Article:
SAN BENITO — April Treviño believes she hears police firing guns as they pursued her son’s car minutes before he was shot to death at the end of a country road near the Rio Grande.
Minutes before his death, Ricardo Treviño III recorded a Facebook video his mother says indicates police discharged their weapons as they chased the unarmed 21-year-old along U.S. 281 on Dec. 7.
“You can hear shots fired — and he’s driving away,” she said.
April Treviño said her son had never been in trouble with police before.
“He had the heart of a child,” she said. “He wasn’t mentally challenged. He was in special ed and that stuff.”
A 2014 graduate of San Benito High School, he was studying to be a mechanic at Texas State Technical College, she said.
“He looked up to my dad and brother because they know mechanics,” she stated.
Now, the Texas Rangers are investigating whether officers fired at Ricardo Treviño’s car during the 12-minute pursuit that ended shortly before he was killed in a barrage of gunfire.
About eight law enforcement units pursued his red Nissan from San Benito to El Ranchito, where officers repeatedly shot him moments after he parked off Ranch Park Road at about 3:30 p.m.
The Texas Rangers continue investigating whether the fatal shooting was justified, Ricardo Navarro, an attorney representing the city, said yesterday.
“The investigation process is unfolding,” he said. “Now statements are starting to be taken.”
John Blaylock, an attorney representing Treviño’s family, said he continues to investigate the case from the police pursuit to the fatal shooting.
“From my review of the evidence we already have, there’s a strong indication this young man was killed needlessly and officers overstepped their bounds,” Blaylock said yesterday.
So far, the Texas Rangers have interviewed Police Chief Michael Galvan, Navarro said.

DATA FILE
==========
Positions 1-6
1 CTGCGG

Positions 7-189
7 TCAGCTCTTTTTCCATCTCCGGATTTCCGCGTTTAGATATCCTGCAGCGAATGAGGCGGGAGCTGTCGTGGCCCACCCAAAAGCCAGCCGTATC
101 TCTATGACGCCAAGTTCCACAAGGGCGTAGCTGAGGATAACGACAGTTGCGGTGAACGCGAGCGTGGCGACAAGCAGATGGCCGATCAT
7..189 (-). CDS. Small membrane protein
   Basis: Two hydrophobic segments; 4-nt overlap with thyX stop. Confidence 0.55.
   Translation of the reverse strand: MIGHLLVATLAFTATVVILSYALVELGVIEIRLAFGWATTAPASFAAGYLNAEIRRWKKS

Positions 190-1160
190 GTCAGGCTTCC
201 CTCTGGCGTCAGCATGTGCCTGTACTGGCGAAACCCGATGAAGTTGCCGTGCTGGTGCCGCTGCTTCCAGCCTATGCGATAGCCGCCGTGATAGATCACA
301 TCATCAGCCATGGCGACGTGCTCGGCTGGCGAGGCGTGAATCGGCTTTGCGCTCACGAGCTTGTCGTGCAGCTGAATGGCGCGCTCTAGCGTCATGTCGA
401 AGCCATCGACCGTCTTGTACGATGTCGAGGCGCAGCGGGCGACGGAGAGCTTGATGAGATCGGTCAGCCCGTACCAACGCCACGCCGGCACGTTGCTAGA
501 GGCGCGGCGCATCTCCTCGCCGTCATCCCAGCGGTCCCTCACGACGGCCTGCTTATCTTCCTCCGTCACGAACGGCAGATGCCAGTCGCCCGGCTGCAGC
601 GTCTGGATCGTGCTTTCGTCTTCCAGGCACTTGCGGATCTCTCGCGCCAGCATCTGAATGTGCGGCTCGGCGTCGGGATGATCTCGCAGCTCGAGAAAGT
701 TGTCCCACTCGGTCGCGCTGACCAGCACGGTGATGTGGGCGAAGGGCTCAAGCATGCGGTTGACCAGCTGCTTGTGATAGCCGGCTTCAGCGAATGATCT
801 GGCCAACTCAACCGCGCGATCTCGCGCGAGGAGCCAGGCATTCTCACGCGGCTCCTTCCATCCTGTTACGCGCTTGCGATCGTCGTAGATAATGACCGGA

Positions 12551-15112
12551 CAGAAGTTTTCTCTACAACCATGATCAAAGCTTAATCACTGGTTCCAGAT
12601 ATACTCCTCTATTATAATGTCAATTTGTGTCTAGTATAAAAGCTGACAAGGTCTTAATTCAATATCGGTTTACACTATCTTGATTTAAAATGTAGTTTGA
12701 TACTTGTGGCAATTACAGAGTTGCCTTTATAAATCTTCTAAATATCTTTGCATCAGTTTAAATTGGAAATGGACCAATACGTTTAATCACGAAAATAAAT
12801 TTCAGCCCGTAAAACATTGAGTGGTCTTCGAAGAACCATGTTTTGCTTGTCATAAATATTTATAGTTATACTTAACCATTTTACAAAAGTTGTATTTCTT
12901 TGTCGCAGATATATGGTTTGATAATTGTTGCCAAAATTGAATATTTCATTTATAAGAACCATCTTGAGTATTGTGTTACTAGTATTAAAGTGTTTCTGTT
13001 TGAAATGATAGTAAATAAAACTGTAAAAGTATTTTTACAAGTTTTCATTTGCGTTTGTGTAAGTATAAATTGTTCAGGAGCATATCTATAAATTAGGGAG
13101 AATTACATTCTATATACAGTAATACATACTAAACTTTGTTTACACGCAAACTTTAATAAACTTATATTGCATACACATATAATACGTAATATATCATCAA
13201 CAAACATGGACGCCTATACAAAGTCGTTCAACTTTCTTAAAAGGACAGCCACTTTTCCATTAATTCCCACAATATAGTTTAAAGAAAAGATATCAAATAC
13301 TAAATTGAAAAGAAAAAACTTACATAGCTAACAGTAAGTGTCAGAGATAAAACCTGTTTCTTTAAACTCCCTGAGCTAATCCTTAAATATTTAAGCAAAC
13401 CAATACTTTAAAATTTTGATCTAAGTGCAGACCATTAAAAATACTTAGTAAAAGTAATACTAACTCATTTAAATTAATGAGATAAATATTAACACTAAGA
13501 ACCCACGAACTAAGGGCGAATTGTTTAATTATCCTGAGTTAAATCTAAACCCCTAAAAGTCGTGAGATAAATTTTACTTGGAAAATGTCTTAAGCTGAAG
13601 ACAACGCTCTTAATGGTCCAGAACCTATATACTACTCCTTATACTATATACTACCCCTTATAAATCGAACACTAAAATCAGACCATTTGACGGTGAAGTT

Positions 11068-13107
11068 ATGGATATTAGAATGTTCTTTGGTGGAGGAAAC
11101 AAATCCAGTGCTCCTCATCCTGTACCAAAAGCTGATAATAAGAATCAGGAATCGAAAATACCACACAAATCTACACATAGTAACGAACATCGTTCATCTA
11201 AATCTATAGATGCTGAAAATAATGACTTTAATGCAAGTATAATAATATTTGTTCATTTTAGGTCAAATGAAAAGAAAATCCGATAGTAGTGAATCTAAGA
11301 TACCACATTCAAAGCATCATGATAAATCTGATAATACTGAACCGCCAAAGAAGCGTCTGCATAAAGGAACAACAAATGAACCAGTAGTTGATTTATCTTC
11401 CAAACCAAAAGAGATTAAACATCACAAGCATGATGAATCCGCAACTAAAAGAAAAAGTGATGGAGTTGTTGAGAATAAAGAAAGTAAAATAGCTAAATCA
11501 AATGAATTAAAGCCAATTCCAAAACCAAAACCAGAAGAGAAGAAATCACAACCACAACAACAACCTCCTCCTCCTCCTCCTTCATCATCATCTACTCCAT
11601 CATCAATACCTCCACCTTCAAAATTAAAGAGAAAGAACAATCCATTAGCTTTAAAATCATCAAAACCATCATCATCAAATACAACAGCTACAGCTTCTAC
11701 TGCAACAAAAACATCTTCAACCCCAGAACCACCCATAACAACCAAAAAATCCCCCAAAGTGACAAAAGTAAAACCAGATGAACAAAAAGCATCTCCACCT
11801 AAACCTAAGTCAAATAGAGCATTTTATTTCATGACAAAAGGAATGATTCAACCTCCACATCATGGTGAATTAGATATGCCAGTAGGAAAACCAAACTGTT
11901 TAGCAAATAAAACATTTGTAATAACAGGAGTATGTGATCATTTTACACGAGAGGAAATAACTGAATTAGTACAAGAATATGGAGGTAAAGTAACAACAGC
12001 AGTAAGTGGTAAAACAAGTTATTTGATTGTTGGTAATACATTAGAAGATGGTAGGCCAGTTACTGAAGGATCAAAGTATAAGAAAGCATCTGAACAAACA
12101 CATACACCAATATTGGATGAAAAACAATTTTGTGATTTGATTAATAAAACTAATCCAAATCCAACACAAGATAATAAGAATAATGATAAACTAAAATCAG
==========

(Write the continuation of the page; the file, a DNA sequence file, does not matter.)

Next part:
“Certainly, officers in the field at the scene, not just those who discharged weapons,” he said. “I imagine anyone involved in anyway or has information is likely to be interviewed,” Navarro said.
Navarro has said it remains unclear whether Galvan fired at Treviño.
“There’s a lot of chatter as to whether the chief discharged,” he said.
Navarro said the Texas Rangers are also investigating whether police also fired at Treviño’s car during the pursuit.
“There’s an open question about that — whether there was shooting during (the pursuit),” Navarro, who was assigned to case by the Texas Municipal League, said. “That’s a significant fact. What were the circumstances? Was there justification use of deadly force? We’re hoping after the statement process is done, we’ll have more information to answer that question.”
At about 3 p.m. Dec. 7, Treviño was helping his cousins prepare food plates at Templo Bethesda Iglesia Pentecostes, at 480 E. Expressway 83 in San Benito, before they called for an ambulance because he had taken too many Tylenol pills, which he took to relieve back pain.
However, Treviño drove off because he did not want treatment, April Treviño, his mother, said yesterday.
After he left the church, Treviño saw police following him, leading him to record the chase through Facebook.
“It was a welfare call for an ambulance,” April Treviño stated in a message. “When he declined help from the ambulance, he should have not been followed. He had the right not to want help. They were only supposed to help him — not kill him.”
As police pursued her son’s car, Art Flores, his stepfather who works as a supervisor with the San Benito Police Department, was calling dispatchers to tell them police were chasing his stepson.
April Treviño said her son’s video recording includes audio indicating police fired as officers pursued him along U.S. 281.
Following the chase, Ricardo Treviño led about eight law enforcement units to the side of a cul-de-sac on Ranch Park Road in El Ranchito, where his 18-minute video appears to show him parking his car.
Moments later, the video shows him being struck by several bullets as he sat in his car.
During a city meeting last week, Navarro told April Treviño and other family members that five law enforcement officers shot at Ricardo Treviño.
Amid questions, Navarro said those officers included as many as three San Benito police officers and two Cameron County Precinct 5 deputy constables.
However, he said he did not know the number of rounds that hit Treviño.
A few hours after the incident, the city of San Benito released information stating officers involved in the shooting “have been placed on administrative desk duty as per policies and procedures where fatalities are involved.”